Archive for the ‘Travel’ Category
Last weekend, Van Hammersley and I went to New York City to eat too much, drink too much, spend too much money, and look at all the beautiful people. I’m happy to report we succeeded wildly on all counts. On our first night in town we hung out in the East Village and the Lower East Side. We endured bad service, overly loud jazz, and wonderful French food at Jules Bistro on St. Mark’s. I had the mussels and pommes frites – predictable and tasty – and VH had hanger steak with a shallot sauce and asparagus risotto, which was also delicious.
We wandered around a bit after dinner and eventually found ourselves in the back room at Piano’s watching Wolff, slack jawed in utter amazement. Wolff is, as best as I can describe it, an indie electronica/technorock tuba player. He uses loops of tuba and vocal samples to create rich, layered, innovative songs that maintain a real sense of accessibility and beauty.
The lush music, combined with amazing background visuals from the movie Koyaanisqatsi (a precursor to the stunning Baraka, as well as the Planet Earth series), removed us completely from the frenetic Friday night city. We found ourselves wrapped up in a totally visceral multimedia moment. I could have watched for hours, but the night was still young at 1:00 a.m.
We moved on to the Back Room, a 1920s speakeasy style bar, complete with comfortable couches, fireplaces, and drinks served in teacups. We were actually able to get into the exclusive back room of the Back Room due to VH’s little brother’s endless social connections and general awesomeness. It was extremely exciting:
VH and I, used to our Boston 2:00 a.m. bedtime, headed back to Ft. Greene shortly afterwards. We spent much of the rest of the weekend wandering around Williamsburg. We especially enjoyed The Main Drag, a fantastic music store in which the friendly and helpful employees basically let us fuck around for well over an hour (me on keys trying to understand the intricacies of a rack synth, VH in a private practice room with an assortment of badass pedals and a beautiful guitar), and the (relatively) new riverfront park.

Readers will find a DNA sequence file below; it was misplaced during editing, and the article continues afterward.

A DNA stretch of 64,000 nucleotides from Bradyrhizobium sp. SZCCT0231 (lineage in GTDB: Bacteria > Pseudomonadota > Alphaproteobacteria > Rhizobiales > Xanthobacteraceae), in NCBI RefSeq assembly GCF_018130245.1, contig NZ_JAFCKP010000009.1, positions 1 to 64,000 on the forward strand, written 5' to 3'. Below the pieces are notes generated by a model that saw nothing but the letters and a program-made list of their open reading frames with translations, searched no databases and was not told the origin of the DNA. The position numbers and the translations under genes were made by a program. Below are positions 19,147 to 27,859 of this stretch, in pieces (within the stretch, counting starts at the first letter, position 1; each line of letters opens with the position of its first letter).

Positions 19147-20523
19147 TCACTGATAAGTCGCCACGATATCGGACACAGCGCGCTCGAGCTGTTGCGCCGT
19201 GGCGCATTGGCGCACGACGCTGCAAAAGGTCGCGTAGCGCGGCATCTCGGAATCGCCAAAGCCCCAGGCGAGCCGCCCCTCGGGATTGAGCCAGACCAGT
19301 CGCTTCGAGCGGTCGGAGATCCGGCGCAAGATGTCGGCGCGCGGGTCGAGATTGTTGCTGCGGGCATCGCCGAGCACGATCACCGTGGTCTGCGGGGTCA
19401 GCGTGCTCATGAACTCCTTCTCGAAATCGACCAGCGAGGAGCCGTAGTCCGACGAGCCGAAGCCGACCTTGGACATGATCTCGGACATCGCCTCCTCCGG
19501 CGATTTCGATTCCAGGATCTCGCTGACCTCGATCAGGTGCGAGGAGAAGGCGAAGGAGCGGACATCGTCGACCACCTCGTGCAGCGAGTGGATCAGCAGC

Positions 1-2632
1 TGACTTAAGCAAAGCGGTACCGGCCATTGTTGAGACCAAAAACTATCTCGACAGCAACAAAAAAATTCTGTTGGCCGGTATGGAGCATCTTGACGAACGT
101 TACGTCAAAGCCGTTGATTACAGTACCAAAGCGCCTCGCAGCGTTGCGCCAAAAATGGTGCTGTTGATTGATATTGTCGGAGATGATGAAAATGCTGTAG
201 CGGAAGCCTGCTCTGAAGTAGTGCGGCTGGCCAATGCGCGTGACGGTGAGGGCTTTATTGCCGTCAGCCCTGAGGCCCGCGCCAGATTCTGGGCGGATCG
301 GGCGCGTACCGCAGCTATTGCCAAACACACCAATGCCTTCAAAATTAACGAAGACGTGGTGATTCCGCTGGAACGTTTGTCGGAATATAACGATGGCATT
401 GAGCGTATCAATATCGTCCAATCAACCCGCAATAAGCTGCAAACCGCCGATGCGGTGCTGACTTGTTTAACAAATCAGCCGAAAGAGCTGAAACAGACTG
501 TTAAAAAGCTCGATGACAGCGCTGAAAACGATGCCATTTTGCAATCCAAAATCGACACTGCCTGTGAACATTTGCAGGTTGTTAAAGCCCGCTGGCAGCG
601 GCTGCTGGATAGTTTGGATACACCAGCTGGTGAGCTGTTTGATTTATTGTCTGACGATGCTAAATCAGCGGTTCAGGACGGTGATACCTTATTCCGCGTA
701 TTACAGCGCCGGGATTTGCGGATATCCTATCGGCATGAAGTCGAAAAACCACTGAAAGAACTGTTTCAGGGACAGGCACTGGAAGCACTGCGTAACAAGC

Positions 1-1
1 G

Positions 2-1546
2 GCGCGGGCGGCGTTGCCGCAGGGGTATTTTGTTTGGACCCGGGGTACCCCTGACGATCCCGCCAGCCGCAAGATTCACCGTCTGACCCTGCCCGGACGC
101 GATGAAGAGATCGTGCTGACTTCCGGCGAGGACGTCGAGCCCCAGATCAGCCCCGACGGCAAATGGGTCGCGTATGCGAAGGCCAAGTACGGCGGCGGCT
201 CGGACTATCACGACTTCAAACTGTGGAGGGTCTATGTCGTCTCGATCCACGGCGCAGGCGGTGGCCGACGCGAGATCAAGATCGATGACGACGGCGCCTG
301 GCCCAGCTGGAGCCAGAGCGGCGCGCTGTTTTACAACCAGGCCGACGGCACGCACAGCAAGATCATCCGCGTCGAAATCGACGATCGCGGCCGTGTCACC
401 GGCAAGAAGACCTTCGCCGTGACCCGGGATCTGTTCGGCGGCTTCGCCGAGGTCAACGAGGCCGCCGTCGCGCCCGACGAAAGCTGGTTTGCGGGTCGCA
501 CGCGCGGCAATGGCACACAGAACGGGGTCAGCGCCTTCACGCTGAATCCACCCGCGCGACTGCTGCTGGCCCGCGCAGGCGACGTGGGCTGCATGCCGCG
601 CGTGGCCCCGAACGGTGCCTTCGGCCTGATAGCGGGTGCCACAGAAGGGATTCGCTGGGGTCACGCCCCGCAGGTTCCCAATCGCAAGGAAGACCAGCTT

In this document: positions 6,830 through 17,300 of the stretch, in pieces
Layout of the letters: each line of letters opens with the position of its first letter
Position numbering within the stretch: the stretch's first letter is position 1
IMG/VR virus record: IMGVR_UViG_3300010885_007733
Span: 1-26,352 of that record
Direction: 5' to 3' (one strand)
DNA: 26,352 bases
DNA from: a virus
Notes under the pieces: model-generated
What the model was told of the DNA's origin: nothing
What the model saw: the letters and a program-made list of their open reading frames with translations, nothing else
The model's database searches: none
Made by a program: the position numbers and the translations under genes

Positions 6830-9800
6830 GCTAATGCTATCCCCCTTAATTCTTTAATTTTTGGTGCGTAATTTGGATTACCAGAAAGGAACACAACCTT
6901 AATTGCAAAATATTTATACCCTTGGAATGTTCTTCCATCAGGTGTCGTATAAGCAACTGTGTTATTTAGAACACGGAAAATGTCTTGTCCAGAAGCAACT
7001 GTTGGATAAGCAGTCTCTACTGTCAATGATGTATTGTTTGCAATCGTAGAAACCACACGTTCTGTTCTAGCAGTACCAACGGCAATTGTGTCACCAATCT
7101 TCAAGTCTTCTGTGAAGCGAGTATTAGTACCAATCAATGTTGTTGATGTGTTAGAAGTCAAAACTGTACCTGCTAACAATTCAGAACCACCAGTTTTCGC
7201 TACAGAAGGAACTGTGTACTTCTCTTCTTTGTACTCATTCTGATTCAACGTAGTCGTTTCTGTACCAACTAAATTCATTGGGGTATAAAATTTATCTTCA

We had a beautiful South African dinner on Saturday night at Madiba on DeKalb in Ft. Greene after deciding to get adventurous. VH had a mutton curry served in a hollowed out loaf of bread, and I had bobotie, a traditional beef meatloaf-like dish with a baked custard topping and sliced almond crust. Both were served with an assortment of transcendent sauces, including marmalade, raita, fresh salsa, and my favorite, a creamy banana coconut. It was easily our favorite meal of the trip. Next time perhaps we’ll try the steak with monkey gland sauce. Or not.
The best part of the trip, though, was finally purchasing my dream umbrella at the Mini Mini Market on Bedford Ave in Williamsburg:
Is Memphis America’s second most miserable city?
It sure is – at least according to a new report from Forbes.com, which says only Stockton, California is worse. But things can’t really be that bad for the Bluff City, right? Well, lets take a closer look. Hmm … shockingly high rate of violent crimes? Check. Sky-rocketing sales tax? Check. Widespread government corruption. Check. Their only professional sports team, “the Grizz,” are the proud owners of the lowest winning percentage in the NBA over the past few seasons.
All signs point to fail. And yet, while on a recent business trip to Memphis, I somehow had a blast. What went wrong?